Nomenclature A C d ff g L m m P Area ( L2 ) Concentration, Coefficient Diameter (L) Friction Factor Gravitational Acceleration ( L )
T2

Length (L) Fluid Behavior Index Mass (m) Pressure ( m )


LT 2

S Perimeter (L) v Velocity ( L )


T

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SPE 89334

Greek Letters Inclination Angle (from horizontal) Angle Density ( m )


L3

Diffusion Coefficient
Angle Shear Stress (
m LT
m LT 2

Viscosity (

Subscripts b Bed c Cuttings f Fluid I First Layer II Second Layer III Third Layer p Particle s Slip, Suspension T Transport w Wall, Wellbore References
1. Leising L.J., and Walton I.C., Cuttings-Transport Problems and Solutions in Coiled-Tubing Drilling, SPE 77621, SPE Drilling & Completion, March 2002, pp.54-66 2. Ozbayoglu M.E., Cuttings Transport with Foam in Horizontal & Highly Inclined Wellbores, PhD Dissertation, University of Tulsa-OK, 2002 3. Tomren, P. H., The Transport of Drilled Cuttings in an Inclined Eccentric Annulus, M.S. Thesis, University of Tulsa-OK, 1979 4. Iyoho, A. W., Drilled-Cuttings Transport by Non-Newtonian Drilling Fluids Through Inclined Eccentric Annuli, Ph.D. Dissertation, University of Tulsa-OK, 1980 5. Becker, T. E., Correlations for Drill-Cuttings Transport in Directional-Well Drilling, Ph.D. Dissertation, University of Tulsa-OK, 1987 6. Larsen, T. I., A Study of Critical Fluid Velocity in Cuttings Transport For Inclined Wellbores, M.S. Thesis, University of Tulsa-OK, 1990 7. Jalukar, L. S., A Study of Hole Size Effect on Critical and Subcritical Drilling Fluid Velocities in Cuttings Transport for Inclined Wellbores, M.S. Thesis, University of Tulsa-OK, 1993 8. Sanchez, R. A., Azar, J. J., Bassal, A. A. and Martins, A. L., The Effect of Drillpipe Rotation on Hole Cleaning During Directional Well Drilling, SPE 37626, 1997 Drilling Conference, Amsterdam-Holland, March 4-6, 1997 9. Gavignet, A. A. and Sobey, I. J., A Model for the Transport of Cuttings in Highly Deviated Wells, SPE 15417, 61st Annual Technical Conference and Exhibition, New Orleans-Louisiana, October 5-8, 1996 10. Clark, R. K. and Bickham, K. L., A Mechanistic Model for Cuttings Transport, SPE 28306, 69th Annual Technical Conference and Exhibition, New Orleans-Louisiana, September 25-28, 1994 11. Nguyen, D. and Rahman, S. S., A Three-Layer Hydraulic Program for Effective Cuttings Transport and Hole Cleaning in Highly Deviated and Horizontal Wells, IADC/SPE 36383, Asia Pacific Drilling Technology, Kuala Lumpur-Malaysia, September 9-11, 1996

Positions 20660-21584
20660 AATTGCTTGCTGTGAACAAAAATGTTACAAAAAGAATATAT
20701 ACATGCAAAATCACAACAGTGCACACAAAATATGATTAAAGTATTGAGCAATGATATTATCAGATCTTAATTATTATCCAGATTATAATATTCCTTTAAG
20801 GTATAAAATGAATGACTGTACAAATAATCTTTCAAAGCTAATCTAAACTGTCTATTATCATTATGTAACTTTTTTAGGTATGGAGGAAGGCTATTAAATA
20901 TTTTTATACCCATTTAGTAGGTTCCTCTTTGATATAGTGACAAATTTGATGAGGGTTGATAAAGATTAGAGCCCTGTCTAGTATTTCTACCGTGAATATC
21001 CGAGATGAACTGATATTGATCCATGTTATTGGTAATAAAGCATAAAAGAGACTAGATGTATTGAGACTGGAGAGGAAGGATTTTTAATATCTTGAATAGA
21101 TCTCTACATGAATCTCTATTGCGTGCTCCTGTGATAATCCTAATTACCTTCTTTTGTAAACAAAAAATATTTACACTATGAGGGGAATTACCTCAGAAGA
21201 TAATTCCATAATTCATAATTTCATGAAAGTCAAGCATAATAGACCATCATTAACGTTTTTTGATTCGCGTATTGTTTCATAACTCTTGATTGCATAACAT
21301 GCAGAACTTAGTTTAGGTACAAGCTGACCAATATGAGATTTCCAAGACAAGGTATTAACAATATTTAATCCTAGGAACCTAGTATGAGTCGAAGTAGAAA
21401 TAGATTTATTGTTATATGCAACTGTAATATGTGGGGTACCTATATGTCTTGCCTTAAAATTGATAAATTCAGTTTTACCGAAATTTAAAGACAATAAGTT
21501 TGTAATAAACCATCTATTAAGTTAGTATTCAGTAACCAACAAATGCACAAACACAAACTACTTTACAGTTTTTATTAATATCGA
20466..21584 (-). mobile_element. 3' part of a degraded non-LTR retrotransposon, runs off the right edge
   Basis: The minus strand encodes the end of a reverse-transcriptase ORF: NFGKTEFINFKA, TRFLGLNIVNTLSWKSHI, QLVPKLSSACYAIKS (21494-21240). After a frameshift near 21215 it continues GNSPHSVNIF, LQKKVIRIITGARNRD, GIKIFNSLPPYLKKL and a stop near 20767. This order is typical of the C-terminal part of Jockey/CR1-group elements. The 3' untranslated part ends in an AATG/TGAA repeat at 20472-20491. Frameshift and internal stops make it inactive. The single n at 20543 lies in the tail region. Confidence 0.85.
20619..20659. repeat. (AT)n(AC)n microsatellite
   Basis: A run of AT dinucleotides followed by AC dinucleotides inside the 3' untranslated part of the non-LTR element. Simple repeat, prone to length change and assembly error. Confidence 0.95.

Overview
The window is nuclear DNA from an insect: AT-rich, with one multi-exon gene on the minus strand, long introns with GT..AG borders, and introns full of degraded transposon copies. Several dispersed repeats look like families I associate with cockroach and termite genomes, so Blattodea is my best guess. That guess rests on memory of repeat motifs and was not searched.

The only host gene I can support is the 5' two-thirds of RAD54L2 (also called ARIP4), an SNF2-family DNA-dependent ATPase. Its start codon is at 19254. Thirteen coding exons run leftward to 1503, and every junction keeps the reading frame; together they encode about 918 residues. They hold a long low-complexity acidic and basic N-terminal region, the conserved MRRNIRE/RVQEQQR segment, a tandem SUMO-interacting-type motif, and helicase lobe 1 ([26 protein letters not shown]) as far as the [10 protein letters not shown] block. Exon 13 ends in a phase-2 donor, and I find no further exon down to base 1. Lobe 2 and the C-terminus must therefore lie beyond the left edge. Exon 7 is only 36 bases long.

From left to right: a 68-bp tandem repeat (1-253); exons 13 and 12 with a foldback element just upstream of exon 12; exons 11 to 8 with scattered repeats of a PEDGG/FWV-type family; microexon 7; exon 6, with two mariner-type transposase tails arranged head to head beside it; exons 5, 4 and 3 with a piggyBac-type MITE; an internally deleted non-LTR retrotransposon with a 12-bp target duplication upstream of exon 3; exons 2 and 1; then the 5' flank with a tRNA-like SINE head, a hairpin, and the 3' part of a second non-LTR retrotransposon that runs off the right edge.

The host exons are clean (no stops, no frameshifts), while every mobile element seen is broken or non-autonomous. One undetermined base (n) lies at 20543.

12. Azar J.J., and Sanchez R.A., Important Issues in Cuttings Transport for Drilling Directional Wells, SPE 39020, presented at 5th Latin American And Caribbean Petroleum Engineering Conference and Exhibition held in Rio de Janerio, Brasil, August 30 September 3, 1997 13. Leising L.J., and Walton I.C., Cuttings Transport Problems and Solutions in Coiled Tubing Drilling, IADC/SPE 39300, presented at IADC/SPE Drilling Conference held in Dallas, TX, USA, 3-6 March, 1998 14. Li J., and Walker S., Sensitivity Analysis of Hole Cleaning Parameters n Directional Wells, SPE 54498, presented at SPE/ICoTA Coiled Tubing Roundtable held in Houston, TX, USA, 25-26 May, 1999 15. Walker S., and Li J., The Effects of Particle Size, Fluid Rheology, and Pipe Eccentricity on Cuttings Transport, SPE 60755, presented at SPE/ICoTA Coiled Tubing Roundtable held in Houston, TX, USA, 5-6 April, 2000 16. Cho H., Subhash N., and Osisanya S.O., Selection of Optimum Coiled-Tubing Drilling Parameters Through the Cuttings-Bed Characterization, SPE 68436, presented at SPE/ICoTA Coiled Tubing Roundtable held in Houston, TX, USA, 7-8 March, 2001 17. Li J., and Walker S., Sensitivity Analysis of Hole Cleaning Parameters in Directional Wells, SPE 74710, SPE Journal, December 2001, pp.356-363 18. Li J.S., Walker S., and Aitken B., How to Efficiently Remove Sand From Deviated Wellbores with a Solids Transport Simulator and a Coiled Tubing Cleanout Tool, SPE 77527, presented at SPE Annual Technical Conference and Exhibition held in San Antonio, TX, USA, September 29 October 2, 2002 19. Leising L.J., and Walton I.C., Cuttings-Transport Problems and Solutions in Coiled-Tubing Drilling, SPE 77621, SPE Drilling & Completion, March 2002, pp.54-66 20. Vieria P., Miska Z.S., Reed T., and Kuru E., Minimum Air and Water Flow Rates Required for Effective Cuttings Transport in High Angle and Horizontal Wells, IADC/SPE 74463, presented at IADC/SPE Drilling Conference held in Dallas, TX, USA, 26-28 February, 2002 21. Naganawa S., Oikawa A., Masuda Y., Yonezawa T., and Hoshino M., Cuttings Transport in Directional and Horizontal Wells While Aerated Mud Drilling, IADC/SPE 77195, Presented at IADC/SPE Asia Pacific Drilling Technology held in Jakarta, Indonesia, 9-11 September, 2002 22. Ozbayoglu M.E:, Miska Z.S., Reed T., Takach N., Cuttings Transport with Foam in Horizontal & Highly Inclined Wellbores, SPE/IADC 79856, SPE/IADC Drilling Conference, Amsterdam-Holland, 19-21 February, 2003